The Roland Garros 2022 men’s draw has toppled the scales of balance as the heavyweight talent of Novak Djokovic, Rafael Nadal and Carlos Alcaraz have all landed on one side of the tournament.
On the women’s side, world number one Iga Swiatek, currently the hottest player in the sport, finds herself in the same quarter with two other former Roland Garros champions and two previous semifinalists. All her amazing results this year have gifted her with not an easy draw. That’s the way the luck tumbles sometimes.
The way the draws have shaken out once again raises the question of whether Grand Slams should use special, surface-specific rankings or simply continue to go with the ATP and WTA rankings, which can produce loaded matchups overly early in the tournament.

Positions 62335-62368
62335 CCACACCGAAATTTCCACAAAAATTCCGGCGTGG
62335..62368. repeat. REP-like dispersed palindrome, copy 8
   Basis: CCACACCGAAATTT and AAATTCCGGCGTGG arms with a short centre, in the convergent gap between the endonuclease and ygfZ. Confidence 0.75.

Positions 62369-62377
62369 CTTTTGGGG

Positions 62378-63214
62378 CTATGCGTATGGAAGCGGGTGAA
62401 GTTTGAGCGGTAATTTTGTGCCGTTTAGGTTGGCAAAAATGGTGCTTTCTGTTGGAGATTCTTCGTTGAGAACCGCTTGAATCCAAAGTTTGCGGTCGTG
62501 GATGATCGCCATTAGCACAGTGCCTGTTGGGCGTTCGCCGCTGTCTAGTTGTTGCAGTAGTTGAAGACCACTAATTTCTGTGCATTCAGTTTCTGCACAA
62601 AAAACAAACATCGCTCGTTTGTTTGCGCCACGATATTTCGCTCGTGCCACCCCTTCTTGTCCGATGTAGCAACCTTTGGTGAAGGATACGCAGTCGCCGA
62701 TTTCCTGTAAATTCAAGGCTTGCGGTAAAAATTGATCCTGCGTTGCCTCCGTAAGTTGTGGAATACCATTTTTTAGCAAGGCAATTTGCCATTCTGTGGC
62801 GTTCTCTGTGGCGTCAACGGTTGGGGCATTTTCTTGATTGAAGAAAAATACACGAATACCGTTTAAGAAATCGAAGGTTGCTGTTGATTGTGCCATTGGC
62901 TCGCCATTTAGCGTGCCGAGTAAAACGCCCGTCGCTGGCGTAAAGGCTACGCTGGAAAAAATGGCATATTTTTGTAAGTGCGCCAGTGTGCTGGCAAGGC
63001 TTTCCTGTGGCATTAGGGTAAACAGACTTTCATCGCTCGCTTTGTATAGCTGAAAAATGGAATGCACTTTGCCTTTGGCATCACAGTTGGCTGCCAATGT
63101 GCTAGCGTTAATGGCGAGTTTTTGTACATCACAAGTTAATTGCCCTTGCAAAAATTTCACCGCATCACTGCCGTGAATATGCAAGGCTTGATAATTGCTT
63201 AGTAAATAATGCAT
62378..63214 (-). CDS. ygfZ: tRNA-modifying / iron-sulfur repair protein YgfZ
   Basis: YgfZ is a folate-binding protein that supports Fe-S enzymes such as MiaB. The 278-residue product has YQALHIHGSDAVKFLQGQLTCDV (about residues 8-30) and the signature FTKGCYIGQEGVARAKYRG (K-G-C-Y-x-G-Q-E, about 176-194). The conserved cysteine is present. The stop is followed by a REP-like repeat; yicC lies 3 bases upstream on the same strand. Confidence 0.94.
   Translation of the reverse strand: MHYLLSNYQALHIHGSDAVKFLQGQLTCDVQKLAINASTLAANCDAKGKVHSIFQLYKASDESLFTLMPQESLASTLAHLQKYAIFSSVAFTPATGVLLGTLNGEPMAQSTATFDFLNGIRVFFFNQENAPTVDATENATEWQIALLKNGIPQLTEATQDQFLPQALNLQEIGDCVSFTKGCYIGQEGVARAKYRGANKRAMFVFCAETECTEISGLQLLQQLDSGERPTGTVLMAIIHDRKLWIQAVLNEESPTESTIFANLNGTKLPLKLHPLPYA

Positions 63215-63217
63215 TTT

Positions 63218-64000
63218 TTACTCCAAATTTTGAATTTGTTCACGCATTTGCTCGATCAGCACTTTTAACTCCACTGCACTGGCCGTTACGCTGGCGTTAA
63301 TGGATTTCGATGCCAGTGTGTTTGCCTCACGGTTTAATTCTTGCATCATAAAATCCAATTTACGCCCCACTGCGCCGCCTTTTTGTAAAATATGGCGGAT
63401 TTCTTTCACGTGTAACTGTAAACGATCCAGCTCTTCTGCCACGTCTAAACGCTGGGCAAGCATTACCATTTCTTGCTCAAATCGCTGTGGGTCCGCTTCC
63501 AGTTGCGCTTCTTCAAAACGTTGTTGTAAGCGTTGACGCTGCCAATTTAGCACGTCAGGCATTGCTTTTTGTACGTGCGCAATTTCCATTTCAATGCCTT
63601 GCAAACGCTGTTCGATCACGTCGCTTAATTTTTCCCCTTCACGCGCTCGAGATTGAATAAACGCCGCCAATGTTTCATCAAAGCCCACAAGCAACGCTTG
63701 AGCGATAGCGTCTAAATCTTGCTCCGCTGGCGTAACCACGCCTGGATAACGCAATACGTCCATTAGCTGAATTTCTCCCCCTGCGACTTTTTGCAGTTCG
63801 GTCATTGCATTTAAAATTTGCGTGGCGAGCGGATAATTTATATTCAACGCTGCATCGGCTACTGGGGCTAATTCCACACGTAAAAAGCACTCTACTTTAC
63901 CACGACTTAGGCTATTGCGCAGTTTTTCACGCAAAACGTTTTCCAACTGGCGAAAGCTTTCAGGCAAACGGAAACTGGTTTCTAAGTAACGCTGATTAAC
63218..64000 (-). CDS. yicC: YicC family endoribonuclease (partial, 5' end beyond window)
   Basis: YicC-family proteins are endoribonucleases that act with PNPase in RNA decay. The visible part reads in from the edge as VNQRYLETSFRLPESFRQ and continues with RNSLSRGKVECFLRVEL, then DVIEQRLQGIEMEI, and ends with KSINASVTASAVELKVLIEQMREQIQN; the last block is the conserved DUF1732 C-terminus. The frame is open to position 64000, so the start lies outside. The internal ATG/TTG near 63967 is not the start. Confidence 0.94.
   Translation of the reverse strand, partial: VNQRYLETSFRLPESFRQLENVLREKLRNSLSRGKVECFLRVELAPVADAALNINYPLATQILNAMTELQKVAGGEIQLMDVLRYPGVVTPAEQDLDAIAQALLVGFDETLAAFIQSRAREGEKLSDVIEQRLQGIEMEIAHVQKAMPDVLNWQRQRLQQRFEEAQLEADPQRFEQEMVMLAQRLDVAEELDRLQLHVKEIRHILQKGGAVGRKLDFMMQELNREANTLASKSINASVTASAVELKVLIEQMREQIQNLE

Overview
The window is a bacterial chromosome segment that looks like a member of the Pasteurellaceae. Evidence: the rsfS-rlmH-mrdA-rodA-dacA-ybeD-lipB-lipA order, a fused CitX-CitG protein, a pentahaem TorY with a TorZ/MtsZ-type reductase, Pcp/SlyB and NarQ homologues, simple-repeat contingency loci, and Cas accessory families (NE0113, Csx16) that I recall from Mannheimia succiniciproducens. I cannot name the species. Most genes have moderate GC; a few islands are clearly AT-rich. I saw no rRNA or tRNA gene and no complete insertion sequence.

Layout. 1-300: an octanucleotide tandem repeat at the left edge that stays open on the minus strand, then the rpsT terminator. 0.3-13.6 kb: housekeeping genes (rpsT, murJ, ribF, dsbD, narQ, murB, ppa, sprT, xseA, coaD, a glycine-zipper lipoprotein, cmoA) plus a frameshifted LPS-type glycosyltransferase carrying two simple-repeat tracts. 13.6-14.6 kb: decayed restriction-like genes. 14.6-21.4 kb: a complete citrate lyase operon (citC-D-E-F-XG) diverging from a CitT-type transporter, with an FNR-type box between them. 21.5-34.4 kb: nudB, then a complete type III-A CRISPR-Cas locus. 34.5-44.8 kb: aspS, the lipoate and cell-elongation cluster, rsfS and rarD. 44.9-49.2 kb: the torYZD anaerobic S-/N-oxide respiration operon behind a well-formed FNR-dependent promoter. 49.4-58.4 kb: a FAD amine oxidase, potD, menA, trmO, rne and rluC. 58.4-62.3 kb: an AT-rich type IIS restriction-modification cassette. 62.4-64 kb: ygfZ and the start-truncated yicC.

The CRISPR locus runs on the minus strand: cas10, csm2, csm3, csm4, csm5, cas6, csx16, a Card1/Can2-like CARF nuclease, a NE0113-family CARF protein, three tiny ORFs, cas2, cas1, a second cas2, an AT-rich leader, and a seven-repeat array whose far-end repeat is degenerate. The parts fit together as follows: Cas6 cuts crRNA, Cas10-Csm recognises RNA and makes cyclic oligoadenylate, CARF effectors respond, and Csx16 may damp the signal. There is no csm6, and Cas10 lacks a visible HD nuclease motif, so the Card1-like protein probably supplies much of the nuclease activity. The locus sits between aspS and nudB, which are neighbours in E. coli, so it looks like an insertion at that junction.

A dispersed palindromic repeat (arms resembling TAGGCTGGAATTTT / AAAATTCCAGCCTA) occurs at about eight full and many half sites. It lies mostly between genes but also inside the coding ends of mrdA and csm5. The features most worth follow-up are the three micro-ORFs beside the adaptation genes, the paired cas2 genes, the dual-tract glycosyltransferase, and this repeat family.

French Open Seeding
13-time French Open champion Nadal could meet 2-time titleist Djokovic as early as the quarterfinals. The 6-seed Alcaraz, who has produced the best results on the ATP Tour this year, would project to meet Nadal or Djokovic in the semifinals, not the final. It seems like the real blockbusters are happening before the finals.
And oh by the way. Seeded number 3, Alexander Zverev also landed in this champion-laden side of the draw. The reason for the imbalance is that world number 2 Daniil Medvedev, who has mediocre results on clay in comparison to his record on hard courts, sits on the opposite side of the men’s draw because of his ranking.